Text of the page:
Posted by: jedwardswright | October 27, 2011

Workaholism and Depression

In order to find out more about workaholism and depression, I contacted Barbara Killinger, PhD,  who has been a pioneer in the study of workaholism.  The following information is from that interview and Dr. Killinger’s book, Achieving Inner Balance in Anxious Times.

It turns out that what is commonly referred to as workaholism is not actually an addiction to work. In her book, Achieving Inner Balance in Anxious Times, Dr. Killinger describes a workaholic as “a person who gradually becomes emotionally crippled and addicted to control and power in a compulsive drive to gain approval and success.”

What comes first, depression or workaholism? “Workaholism comes before depression,” explained Dr. Killinger. “Depressed people are not so prone to becoming workaholics.”

Depression, Dr. Killinger writes, “is a sign of imbalance in the psyche. Depressed people become emotional easily, but they are often out of touch with their feelings and unable to make wise decisions.”

Her book outlines the progressive pattern towards workaholism that can take place in a person who becomes overly responsible early in life. Gradually feelings are “externalized” so that the self is viewed only through the eyes of other people, until earning the admiration of others becomes the dominant goal in life. Perfectionism increases as it becomes more and more essential to appear successful. Unfortunately, to achieve this end, a workaholic believes that it is necessary to control everything in the immediate environment, including people.  Eventually, a workaholic loses the capacity to experience and identify their own feelings entirely, and this, Dr. Killinger told me, is “the turning point.”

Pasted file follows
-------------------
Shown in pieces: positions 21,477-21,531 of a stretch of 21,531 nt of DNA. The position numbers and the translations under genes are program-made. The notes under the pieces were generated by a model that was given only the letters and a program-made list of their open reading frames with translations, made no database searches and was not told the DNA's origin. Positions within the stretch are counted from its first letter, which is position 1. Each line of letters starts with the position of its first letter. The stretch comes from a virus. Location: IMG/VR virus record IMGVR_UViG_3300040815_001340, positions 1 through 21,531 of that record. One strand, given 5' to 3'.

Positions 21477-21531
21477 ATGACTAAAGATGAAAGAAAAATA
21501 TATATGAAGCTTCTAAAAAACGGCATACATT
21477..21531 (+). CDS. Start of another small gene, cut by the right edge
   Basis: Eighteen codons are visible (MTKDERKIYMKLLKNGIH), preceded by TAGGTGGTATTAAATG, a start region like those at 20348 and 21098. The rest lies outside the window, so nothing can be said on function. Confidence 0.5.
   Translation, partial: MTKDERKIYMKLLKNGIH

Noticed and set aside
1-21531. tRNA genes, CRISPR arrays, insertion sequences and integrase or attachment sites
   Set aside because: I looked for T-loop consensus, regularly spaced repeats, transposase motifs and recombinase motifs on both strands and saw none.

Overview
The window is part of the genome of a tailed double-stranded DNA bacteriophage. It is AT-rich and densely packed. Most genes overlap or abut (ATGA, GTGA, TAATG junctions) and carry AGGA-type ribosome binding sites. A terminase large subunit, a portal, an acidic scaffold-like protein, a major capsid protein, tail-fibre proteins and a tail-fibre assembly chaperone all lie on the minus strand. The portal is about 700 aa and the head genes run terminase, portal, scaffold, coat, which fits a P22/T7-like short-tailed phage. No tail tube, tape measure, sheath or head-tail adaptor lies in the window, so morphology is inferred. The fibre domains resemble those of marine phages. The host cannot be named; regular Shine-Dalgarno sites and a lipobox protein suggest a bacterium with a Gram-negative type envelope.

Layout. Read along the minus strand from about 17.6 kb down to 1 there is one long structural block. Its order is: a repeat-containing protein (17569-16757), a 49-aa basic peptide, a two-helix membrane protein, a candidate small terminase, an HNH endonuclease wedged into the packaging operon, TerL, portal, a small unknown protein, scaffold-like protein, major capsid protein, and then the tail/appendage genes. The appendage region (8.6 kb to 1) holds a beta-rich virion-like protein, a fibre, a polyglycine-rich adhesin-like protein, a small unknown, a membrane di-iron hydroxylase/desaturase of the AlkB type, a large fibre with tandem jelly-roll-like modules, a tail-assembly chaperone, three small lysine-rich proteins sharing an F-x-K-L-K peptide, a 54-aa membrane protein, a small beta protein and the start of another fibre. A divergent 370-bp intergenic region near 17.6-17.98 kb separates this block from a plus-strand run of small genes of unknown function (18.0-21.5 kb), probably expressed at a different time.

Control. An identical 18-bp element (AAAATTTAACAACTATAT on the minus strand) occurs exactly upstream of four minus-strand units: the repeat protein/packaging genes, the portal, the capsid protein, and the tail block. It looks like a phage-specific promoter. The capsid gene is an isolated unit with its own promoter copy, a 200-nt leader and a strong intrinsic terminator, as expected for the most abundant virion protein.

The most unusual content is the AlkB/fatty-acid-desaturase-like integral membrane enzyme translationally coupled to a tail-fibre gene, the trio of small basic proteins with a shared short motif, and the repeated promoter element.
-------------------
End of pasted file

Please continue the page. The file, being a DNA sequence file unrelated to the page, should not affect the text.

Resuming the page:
It is inevitable in life that things will happen to us that we are unable to control or influence. For a workaholic, such an event constitutes an extreme crisis. The loss of position, a marriage break-up, a financial disaster, or some other major set-back ultimately occurs, propelling the workaholic into a breakdown. It is at this point that “depression deepens as anger lurks in the shadows. After all, it is easier to adopt the self-pity of the martyr than to take personal responsibility and try to correct what is wrong.”

Since “denial is huge in people addicted to power and control” such a major challenge and the resulting breakdown is usually what it takes to get workaholics to seek help.

Dr. Killinger’s approach involves her clients gradually learning to “internalize” their feelings. Increasingly, the workaholic will be able to name, feel and communicate those emotions which have been repressed for so long. Learning to take responsibility for one’s choices is another necessary step in treatment.

Female spouses of driven workaholics are also liable to fall into depression if they “take on the disowned feelings of vulnerability, insecurity, and inadequacy of their publicly super-efficient husbands. They feel sad, get depressed, and act out anxiety for both of them.” They also repress the anger that they naturally feel towards their emotionally unavailable husbands. These women need to learn to take responsibility only for themselves and their feelings instead of carrying the emotional burden for their husbands, and often the entire family.

People with major depression “are often terrified of letting themselves experience deeply painful feelings,” but Dr. Killinger advises us that reconnecting with all our emotions is a necessary step in healing, and this is where appropriate counseling can be invaluable.

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